8. We demand the total abolition of the prison-industrial complex which is keeping imprisoned people in incredibly unsafe conditions, leading to Rikers Island having one of the highest rates of infections in the world. The prison-industrial complex disproportionately imprisons our poor and our Black, Latinx and Indigenous loved ones and is another form of state-sanctioned family separation. We must invest in people not prisons.
  9. We also demand the abolition of Immigration and Customs Enforcement (ICE), which has terrorized our undocumented loved ones for too long. Abolishing ICE means an end to all deportations and detention. ICE detention centers have a well documented history of deplorable conditions and those in detention are particularly vulnerable to COVID-19. All those in detention must be freed.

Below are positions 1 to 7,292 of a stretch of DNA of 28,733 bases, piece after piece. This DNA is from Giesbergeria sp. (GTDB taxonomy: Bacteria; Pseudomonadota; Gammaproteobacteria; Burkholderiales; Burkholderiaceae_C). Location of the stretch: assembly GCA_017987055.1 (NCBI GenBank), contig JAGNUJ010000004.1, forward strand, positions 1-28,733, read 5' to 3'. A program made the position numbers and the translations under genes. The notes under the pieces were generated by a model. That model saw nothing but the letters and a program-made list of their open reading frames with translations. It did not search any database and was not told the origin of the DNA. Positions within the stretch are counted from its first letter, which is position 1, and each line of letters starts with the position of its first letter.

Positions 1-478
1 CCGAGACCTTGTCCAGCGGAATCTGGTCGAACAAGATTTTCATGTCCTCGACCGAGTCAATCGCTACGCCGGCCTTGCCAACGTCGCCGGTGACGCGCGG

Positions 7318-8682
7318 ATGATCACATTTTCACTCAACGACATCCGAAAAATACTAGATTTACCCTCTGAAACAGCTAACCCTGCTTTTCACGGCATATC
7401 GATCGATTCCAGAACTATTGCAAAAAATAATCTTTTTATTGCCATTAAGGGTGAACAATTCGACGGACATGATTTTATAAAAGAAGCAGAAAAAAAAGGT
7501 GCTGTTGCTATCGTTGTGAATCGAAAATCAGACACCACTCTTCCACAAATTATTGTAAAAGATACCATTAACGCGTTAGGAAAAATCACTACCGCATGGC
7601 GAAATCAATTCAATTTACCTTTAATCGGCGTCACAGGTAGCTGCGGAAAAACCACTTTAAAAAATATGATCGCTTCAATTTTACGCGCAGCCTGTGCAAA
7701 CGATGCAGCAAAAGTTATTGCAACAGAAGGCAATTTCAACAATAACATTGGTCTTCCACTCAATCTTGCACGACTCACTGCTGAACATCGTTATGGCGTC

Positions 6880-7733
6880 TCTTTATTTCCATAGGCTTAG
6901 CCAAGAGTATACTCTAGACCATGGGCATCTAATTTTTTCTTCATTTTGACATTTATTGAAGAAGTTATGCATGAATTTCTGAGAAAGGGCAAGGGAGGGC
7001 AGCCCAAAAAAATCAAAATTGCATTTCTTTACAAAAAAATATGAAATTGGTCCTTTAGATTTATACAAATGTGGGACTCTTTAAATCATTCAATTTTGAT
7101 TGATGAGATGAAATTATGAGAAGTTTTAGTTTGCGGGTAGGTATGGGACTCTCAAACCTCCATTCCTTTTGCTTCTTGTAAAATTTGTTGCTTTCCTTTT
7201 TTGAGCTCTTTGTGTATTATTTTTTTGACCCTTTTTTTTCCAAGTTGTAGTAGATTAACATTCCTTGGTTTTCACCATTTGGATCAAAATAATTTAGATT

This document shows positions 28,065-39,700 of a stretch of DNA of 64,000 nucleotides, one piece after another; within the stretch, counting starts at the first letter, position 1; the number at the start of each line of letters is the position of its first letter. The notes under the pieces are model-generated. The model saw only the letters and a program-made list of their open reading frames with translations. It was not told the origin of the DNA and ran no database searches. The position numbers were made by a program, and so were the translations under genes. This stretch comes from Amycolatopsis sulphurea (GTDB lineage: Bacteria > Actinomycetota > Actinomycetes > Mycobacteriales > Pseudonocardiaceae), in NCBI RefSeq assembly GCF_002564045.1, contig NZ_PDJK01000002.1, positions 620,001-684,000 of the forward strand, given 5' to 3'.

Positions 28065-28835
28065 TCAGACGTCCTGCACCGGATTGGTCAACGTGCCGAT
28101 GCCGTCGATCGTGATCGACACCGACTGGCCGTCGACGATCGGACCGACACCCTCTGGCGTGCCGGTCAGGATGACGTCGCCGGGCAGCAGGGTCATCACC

Solutions/Proposals:

Feminists are problem solvers. We do not bring forward demands without having thought about how they must be met. These solutions allow our economy to be radically reoriented from one rooted in war and militarism to one rooted in solidarity, peace and cooperation. After this pandemic dies down, there can be no return to business as usual. Our patriarchal racialized capitalist economy is what led to this disaster. A peace and care based economy is the only way out.